These are two pages from The Nameless City (my current comic project, check the tag for more stuff) that I redid. I don’t normally redraw comic pages, but one page required some heavy revisions, and I was pretty unhappy with the other page, so I figured I’d just scrap them and redo them (the original pages are on the left, the redone ones on the right). The nice thing about my recent switch to digital penciling is that “redoing” basically meant edits to the digital pencils, which I then printed out and re-inked. So I didn’t have to completely re-draw the pages from scratch. Bless you, digital  penciling! This was so much less time consuming than if I’d had to completely redraw the pages traditionally.

The revisions that I needed to do were on the second page (row two). My editor said that the way I’d drawn the top row of panels in the original page (on the left) made the character (Kai) look he was fainting, rather than stepping back, missing a step and falling backwards. I totally agree, and feel very ashamed for not noticing that when drawing the page originally! :D That is why I like working with an editor: they catch the things you miss. 

So I re-drew that row of panels, so now the focus is on Kai stepping backwards, rather than his dad rambling on. 

The other page (first row) is the previous page in the book, and it actually didn’t have any revision notes, but as I mentioned, I was unhappy with how I drew it. So I did some edits to the pencils, making the building a little more impressive, and adding in some bleeds (when a comic panel bleeds off the edge of a page) to make the panels have more impact.

To Bleed or Not to Bleed is something I’m always struggling with. I like bleeds a lot; I think they can have much more impact than non-bleed panels, because the panel becomes larger, and thus more “important” in a reader’s mind. Or that’s my theory at least. ;) I don’t really have a particular technique when using bleeds. I tend to use them intuitively, in instances when they feel “right.” But I tend to think less is more with bleeds, so I don’t like to always have panels bleeding off a page. It’s fun to break things up and try different things. Keeps the readers on their toes!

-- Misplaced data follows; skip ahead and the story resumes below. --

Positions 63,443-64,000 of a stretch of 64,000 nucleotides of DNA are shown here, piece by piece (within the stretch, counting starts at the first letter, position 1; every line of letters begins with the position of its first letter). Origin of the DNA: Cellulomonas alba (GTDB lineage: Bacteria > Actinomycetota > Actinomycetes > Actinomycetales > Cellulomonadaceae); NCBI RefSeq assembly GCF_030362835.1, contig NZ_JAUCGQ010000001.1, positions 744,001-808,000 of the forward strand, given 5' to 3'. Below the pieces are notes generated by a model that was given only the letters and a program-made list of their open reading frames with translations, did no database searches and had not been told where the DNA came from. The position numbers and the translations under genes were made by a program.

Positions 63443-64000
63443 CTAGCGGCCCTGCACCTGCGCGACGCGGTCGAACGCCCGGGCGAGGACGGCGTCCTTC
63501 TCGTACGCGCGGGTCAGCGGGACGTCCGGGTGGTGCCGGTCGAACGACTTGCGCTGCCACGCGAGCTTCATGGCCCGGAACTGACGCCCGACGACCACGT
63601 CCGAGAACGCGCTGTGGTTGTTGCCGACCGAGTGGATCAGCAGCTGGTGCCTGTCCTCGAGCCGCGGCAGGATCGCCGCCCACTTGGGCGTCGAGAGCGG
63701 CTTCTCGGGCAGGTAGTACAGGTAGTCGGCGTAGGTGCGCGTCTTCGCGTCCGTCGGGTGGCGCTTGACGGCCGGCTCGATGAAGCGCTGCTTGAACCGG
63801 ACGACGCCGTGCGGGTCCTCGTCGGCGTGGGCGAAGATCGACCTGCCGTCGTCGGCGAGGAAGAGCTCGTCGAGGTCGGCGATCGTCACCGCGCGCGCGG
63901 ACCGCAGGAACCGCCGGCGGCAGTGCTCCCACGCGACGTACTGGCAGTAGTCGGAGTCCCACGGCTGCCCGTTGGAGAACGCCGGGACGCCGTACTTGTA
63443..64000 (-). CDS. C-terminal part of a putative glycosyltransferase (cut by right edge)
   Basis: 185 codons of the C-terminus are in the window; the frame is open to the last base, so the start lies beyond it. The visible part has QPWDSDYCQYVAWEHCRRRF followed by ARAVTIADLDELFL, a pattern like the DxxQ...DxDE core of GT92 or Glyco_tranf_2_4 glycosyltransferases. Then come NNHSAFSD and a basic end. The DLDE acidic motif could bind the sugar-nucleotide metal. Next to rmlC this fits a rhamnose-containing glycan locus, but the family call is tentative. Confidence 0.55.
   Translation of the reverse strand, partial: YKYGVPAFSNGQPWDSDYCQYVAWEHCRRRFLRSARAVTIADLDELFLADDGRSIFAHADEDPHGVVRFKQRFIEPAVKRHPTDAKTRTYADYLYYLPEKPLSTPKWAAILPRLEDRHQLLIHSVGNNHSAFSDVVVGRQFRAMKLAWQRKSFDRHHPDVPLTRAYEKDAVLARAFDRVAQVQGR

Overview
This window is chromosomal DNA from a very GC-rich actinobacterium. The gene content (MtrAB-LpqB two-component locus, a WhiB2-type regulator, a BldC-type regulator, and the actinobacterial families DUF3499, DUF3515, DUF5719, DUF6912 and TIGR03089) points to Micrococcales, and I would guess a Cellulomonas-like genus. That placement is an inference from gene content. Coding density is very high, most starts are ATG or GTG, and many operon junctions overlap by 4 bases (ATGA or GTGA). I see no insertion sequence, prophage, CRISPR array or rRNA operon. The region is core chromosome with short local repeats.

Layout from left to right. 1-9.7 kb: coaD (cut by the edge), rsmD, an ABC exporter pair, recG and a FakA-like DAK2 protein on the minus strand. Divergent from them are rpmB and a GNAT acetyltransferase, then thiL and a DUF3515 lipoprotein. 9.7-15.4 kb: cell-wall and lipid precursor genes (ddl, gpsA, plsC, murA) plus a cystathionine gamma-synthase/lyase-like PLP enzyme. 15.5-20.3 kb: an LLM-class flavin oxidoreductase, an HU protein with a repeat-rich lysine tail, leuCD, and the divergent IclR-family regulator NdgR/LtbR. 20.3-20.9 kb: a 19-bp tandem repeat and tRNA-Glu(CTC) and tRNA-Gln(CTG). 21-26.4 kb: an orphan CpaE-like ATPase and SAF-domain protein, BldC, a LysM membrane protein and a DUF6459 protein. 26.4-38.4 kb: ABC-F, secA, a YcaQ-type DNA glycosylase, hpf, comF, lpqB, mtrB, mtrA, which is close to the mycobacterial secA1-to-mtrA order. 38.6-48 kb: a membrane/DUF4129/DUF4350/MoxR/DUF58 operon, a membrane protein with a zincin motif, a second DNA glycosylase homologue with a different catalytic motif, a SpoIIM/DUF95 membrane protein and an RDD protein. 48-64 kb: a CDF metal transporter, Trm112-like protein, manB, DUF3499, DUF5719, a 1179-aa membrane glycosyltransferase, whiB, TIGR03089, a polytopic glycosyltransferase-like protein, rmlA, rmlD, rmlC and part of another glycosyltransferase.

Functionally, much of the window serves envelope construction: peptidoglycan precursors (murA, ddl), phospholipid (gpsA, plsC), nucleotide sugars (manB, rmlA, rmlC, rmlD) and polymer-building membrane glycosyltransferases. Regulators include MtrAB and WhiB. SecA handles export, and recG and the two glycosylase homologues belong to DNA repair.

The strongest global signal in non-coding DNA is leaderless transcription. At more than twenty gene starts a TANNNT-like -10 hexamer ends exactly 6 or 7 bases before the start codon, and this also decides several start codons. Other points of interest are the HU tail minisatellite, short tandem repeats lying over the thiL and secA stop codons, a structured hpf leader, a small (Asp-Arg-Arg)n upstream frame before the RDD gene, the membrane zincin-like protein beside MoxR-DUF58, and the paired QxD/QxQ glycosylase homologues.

Anyway, hope you enjoyed this little peek into my process of trying to make the best comic possible. :) (Oh, and that is not final text, just text dropped in to make it easier for my editor to read & give me notes.)

Mansplaining

kurtbusiek:

There was a little back-and-forth this morning on Twitter about a question Gail Simone and Kelly Sue DeConnick were asked on a con panel, about how to write believable female characters. Deb Aoki wondered aloud (or a-tweet) whether male writers should be asked how to write believable male characters.

The conversation got me thinking (or at least typing), and here, preserved for questionable posterity, is what I had to say, somewhat edited for clarity: